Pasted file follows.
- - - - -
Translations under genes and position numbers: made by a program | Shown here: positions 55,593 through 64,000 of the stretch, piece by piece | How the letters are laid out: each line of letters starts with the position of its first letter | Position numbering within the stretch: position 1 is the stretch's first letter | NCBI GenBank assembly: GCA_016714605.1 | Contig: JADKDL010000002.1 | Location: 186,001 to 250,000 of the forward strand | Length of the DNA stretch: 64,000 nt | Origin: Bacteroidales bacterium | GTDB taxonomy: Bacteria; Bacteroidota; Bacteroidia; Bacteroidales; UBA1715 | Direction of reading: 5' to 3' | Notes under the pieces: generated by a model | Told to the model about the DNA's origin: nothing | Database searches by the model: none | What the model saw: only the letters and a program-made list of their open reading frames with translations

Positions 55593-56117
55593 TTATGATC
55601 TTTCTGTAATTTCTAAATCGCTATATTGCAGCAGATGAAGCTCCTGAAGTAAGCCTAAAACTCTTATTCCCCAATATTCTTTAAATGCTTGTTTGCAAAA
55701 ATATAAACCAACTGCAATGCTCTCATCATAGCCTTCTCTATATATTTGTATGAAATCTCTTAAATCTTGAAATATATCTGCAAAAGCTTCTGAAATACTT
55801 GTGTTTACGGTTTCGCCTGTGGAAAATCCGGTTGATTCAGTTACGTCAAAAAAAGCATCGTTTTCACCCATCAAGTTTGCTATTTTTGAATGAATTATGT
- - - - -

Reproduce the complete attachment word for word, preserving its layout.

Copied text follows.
Translations under genes and position numbers: made by a program | Shown here: positions 55,593 through 64,000 of the stretch, piece by piece | How the letters are laid out: each line of letters starts with the position of its first letter | Position numbering within the stretch: position 1 is the stretch's first letter | NCBI GenBank assembly: GCA_016714605.1 | Contig: JADKDL010000002.1 | Location: 186,001 to 250,000 of the forward strand | Length of the DNA stretch: 64,000 nt | Origin: Bacteroidales bacterium | GTDB taxonomy: Bacteria; Bacteroidota; Bacteroidia; Bacteroidales; UBA1715 | Direction of reading: 5' to 3' | Notes under the pieces: generated by a model | Told to the model about the DNA's origin: nothing | Database searches by the model: none | What the model saw: only the letters and a program-made list of their open reading frames with translations

Positions 55593-56117
55593 TTATGATC
55601 TTTCTGTAATTTCTAAATCGCTATATTGCAGCAGATGAAGCTCCTGAAGTAAGCCTAAAACTCTTATTCCCCAATATTCTTTAAATGCTTGTTTGCAAAA
55701 ATATAAACCAACTGCAATGCTCTCATCATAGCCTTCTCTATATATTTGTATGAAATCTCTTAAATCTTGAAATATATCTGCAAAAGCTTCTGAAATACTT
55801 GTGTTTACGGTTTCGCCTGTGGAAAATCCGGTTGATTCAGTTACGTCAAAAAAAGCATCGTTTTCACCCATCAAGTTTGCTATTTTTGAATGAATTATGT